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Councillors keep speed options open

 

Carterton councillors chose not to adopt the principles and priorities of a draft interim speed management plan that proposes an end to 100kmh speed limits in the district.
Instead, elected members “noted” the principles and priorities, ensuring they were not locking themselves into a predetermined position on the speed review before community consultation.
The speed management plan, compiled by Tonkin and Taylor for Carterton and South Wairarapa councils, proposed to drop dozens of 100kmh rural stretches of road to 80kmh or 60kmh.
It also proposed dropping some to 40kmh.
The proposal follows Waka Kotahi NZTA’s speed management guide and aims to provide safer roads.
At Wednesday’s meeting, Carterton Deputy Mayor Dale Williams said he was “challenged” by the proposal “in 100 different ways” and asked what percentage of the district’s roads would change as per the draft plan.
A senior council staffer said all district roads would change under the draft plan.
Williams said the plan seemed to be “an overreaction” and a blanket solution as opposed to the best solution for safer roads.
Councillor Grace Ayling raised concerns with compliance and policing across a reduced speed network spanning hundreds of kilometres.
Councillor Lou Newman said she was “quite supportive” of the speed management plan and noted the focus was to create a safer roading network.
In Carterton, Hilton Rd from 35 metres southeast of Madison St to Marshall Rd would drop from 100kmh to 40kmh, under the draft plan.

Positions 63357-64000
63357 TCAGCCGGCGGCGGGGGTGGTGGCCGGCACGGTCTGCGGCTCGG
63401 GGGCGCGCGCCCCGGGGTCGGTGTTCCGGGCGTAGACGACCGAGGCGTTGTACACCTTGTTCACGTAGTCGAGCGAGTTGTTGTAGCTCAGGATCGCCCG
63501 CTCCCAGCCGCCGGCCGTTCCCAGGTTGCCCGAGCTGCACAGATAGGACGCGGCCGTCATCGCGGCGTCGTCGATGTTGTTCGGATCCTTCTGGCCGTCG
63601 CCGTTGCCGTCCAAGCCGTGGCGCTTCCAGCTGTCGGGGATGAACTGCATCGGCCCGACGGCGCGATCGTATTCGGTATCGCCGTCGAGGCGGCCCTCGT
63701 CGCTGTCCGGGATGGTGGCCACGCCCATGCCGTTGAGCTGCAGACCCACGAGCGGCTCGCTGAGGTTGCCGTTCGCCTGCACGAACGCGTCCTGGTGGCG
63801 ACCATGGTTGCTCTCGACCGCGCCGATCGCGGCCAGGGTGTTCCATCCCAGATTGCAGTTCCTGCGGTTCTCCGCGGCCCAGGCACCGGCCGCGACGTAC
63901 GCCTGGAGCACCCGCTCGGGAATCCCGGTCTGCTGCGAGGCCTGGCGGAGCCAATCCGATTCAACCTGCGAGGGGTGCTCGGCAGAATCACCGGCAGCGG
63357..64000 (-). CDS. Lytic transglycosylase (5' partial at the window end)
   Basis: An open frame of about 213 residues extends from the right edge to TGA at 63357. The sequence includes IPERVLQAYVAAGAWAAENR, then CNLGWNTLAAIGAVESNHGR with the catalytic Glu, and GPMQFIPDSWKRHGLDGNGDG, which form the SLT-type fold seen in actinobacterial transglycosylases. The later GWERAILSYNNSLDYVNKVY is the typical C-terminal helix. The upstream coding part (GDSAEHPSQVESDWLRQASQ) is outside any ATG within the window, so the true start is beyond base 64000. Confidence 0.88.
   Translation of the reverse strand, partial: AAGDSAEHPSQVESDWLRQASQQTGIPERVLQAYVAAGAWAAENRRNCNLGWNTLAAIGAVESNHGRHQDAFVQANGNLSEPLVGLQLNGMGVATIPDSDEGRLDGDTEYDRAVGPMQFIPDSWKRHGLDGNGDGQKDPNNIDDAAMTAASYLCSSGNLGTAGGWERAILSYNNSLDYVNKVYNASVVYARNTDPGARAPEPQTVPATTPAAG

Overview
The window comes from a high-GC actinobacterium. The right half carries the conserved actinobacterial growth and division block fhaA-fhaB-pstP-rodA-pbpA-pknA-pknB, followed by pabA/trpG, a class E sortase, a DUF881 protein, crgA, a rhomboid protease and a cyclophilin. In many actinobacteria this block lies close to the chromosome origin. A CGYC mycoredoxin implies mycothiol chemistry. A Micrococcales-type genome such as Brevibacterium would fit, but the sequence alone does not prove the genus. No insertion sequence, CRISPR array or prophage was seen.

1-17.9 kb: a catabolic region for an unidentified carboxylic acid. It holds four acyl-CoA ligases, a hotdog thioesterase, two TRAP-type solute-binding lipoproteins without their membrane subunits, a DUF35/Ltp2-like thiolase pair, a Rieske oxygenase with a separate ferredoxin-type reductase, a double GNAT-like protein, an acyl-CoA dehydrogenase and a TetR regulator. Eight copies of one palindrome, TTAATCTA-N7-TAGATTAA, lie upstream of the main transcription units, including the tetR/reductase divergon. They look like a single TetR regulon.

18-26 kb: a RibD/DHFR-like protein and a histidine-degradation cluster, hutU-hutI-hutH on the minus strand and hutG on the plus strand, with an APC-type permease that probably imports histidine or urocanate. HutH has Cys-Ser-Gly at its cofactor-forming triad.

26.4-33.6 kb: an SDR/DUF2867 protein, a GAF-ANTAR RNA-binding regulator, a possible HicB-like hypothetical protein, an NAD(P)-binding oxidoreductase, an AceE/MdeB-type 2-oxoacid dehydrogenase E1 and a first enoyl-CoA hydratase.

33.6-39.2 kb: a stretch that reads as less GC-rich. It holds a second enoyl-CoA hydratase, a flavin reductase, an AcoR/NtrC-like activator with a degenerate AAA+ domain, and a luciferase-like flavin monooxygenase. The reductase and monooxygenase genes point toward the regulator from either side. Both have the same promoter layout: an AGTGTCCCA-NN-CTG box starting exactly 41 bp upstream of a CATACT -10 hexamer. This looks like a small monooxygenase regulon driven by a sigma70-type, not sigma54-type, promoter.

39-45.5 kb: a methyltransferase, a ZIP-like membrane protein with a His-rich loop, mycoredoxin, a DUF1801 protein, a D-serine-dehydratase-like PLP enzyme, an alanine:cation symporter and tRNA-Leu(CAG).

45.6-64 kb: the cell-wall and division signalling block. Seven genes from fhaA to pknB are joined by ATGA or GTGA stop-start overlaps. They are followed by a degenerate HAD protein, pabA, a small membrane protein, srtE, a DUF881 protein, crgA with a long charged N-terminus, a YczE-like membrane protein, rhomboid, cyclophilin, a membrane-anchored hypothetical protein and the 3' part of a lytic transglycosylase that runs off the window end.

All of Portland Rd would see the same reduction.
Richmond Rd from 40m northwest of Rutland Rd to Marshall Rd would drop from 100kmh to 60kmh.
Rutland Rd would also reduce from 100kmh to 60kmh.
For some roads, the proposed speed reduction reflected a point where the road changed from sealed to gravel.
The agenda said the councils were at stage two of eight, seeking feedback from stakeholders about priorities and speed concerns.
The final step was to implement the plan.
After deliberation, councillors unanimously decided to “note” the principles and priorities of the draft interim speed management plan, instead of adopting them.
The plan will now be reviewed by council staff, and changes will be made.
A new draft would be brought back to the council table before public consultation takes place.
Public feedback would be formally considered by council.
The plan would ultimately need to be approved by NZTA.
– NZLDR
Public Interest Journalism funded through NZ On Air

Emily Ireland
Emily Ireland
Emily Ireland is Wairarapa’s Local Democracy Reporter, a Public Interest Journalism role funded through NZ On Air. Emily has worked at the Wairarapa Times-Age for seven years and has a keen interest in council decision-making and transparency.

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